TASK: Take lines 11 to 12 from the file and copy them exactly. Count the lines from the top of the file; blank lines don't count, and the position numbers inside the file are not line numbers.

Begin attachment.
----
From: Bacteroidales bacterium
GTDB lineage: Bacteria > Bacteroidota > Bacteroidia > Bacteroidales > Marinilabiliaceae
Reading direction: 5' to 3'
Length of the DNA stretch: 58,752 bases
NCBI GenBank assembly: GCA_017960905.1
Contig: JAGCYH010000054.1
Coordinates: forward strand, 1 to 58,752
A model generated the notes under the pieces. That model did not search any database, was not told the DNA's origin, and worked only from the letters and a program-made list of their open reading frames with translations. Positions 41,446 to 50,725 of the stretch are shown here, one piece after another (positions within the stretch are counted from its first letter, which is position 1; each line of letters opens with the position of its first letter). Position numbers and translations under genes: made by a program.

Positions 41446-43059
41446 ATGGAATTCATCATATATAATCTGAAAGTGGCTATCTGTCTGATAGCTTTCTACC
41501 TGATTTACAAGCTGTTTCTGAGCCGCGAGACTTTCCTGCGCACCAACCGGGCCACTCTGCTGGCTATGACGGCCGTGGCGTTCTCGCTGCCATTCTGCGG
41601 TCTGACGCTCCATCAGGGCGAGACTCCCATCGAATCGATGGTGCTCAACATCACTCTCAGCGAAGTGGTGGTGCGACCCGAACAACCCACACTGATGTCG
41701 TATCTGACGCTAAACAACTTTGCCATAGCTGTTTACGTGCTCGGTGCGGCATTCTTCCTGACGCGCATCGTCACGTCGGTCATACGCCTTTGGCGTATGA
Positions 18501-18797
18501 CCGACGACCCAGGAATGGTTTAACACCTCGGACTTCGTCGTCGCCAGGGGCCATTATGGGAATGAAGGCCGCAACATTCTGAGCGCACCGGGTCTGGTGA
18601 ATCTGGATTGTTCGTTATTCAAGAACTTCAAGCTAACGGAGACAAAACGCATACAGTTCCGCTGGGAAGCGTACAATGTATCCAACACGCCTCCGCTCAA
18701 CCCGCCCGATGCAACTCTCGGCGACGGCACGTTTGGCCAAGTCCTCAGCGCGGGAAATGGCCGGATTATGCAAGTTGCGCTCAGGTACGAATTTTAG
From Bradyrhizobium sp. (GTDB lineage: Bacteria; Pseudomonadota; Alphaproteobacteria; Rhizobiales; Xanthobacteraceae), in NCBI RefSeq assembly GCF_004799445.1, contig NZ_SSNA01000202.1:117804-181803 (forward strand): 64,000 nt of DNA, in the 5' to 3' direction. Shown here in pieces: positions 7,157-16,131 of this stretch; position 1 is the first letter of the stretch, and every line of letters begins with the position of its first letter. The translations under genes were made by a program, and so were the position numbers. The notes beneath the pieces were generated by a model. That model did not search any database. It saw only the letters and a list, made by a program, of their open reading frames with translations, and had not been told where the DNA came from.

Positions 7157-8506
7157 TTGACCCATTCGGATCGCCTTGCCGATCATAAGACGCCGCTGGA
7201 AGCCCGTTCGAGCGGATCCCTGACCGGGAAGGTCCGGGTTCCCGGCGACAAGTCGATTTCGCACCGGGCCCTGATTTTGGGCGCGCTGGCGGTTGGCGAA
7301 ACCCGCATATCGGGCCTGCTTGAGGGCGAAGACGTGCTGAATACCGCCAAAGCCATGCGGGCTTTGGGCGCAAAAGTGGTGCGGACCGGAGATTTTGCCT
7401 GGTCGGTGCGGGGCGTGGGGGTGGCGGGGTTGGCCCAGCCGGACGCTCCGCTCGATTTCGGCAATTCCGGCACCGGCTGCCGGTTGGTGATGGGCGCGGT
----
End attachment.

41501 TGATTTACAAGCTGTTTCTGAGCCGCGAGACTTTCCTGCGCACCAACCGGGCCACTCTGCTGGCTATGACGGCCGTGGCGTTCTCGCTGCCATTCTGCGG
41601 TCTGACGCTCCATCAGGGCGAGACTCCCATCGAATCGATGGTGCTCAACATCACTCTCAGCGAAGTGGTGGTGCGACCCGAACAACCCACACTGATGTCG